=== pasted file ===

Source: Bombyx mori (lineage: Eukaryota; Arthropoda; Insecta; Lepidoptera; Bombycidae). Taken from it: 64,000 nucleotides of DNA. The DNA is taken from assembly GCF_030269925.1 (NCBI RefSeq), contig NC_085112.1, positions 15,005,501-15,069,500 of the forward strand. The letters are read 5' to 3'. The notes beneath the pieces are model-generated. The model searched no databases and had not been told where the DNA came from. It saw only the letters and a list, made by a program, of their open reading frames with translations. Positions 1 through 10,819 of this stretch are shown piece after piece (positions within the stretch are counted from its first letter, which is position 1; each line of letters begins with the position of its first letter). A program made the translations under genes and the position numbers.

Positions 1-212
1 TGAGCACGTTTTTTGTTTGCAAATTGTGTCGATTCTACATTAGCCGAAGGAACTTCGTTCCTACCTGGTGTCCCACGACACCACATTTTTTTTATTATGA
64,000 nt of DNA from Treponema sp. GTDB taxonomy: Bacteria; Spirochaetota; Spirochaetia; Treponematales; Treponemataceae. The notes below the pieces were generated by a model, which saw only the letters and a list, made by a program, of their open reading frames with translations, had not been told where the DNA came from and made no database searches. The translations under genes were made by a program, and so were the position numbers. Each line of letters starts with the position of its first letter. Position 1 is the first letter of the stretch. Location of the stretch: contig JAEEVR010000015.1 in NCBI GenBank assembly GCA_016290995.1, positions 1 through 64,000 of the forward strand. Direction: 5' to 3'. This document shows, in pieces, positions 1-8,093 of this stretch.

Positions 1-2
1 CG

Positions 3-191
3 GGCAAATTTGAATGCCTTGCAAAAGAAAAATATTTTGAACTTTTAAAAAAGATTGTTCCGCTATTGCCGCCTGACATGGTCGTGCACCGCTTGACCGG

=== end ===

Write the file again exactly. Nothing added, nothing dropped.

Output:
Source: Bombyx mori (lineage: Eukaryota; Arthropoda; Insecta; Lepidoptera; Bombycidae). Taken from it: 64,000 nucleotides of DNA. The DNA is taken from assembly GCF_030269925.1 (NCBI RefSeq), contig NC_085112.1, positions 15,005,501-15,069,500 of the forward strand. The letters are read 5' to 3'. The notes beneath the pieces are model-generated. The model searched no databases and had not been told where the DNA came from. It saw only the letters and a list, made by a program, of their open reading frames with translations. Positions 1 through 10,819 of this stretch are shown piece after piece (positions within the stretch are counted from its first letter, which is position 1; each line of letters begins with the position of its first letter). A program made the translations under genes and the position numbers.

Positions 1-212
1 TGAGCACGTTTTTTGTTTGCAAATTGTGTCGATTCTACATTAGCCGAAGGAACTTCGTTCCTACCTGGTGTCCCACGACACCACATTTTTTTTATTATGA
64,000 nt of DNA from Treponema sp. GTDB taxonomy: Bacteria; Spirochaetota; Spirochaetia; Treponematales; Treponemataceae. The notes below the pieces were generated by a model, which saw only the letters and a list, made by a program, of their open reading frames with translations, had not been told where the DNA came from and made no database searches. The translations under genes were made by a program, and so were the position numbers. Each line of letters starts with the position of its first letter. Position 1 is the first letter of the stretch. Location of the stretch: contig JAEEVR010000015.1 in NCBI GenBank assembly GCA_016290995.1, positions 1 through 64,000 of the forward strand. Direction: 5' to 3'. This document shows, in pieces, positions 1-8,093 of this stretch.

Positions 1-2
1 CG

Positions 3-191
3 GGCAAATTTGAATGCCTTGCAAAAGAAAAATATTTTGAACTTTTAAAAAAGATTGTTCCGCTATTGCCGCCTGACATGGTCGTGCACCGCTTGACCGG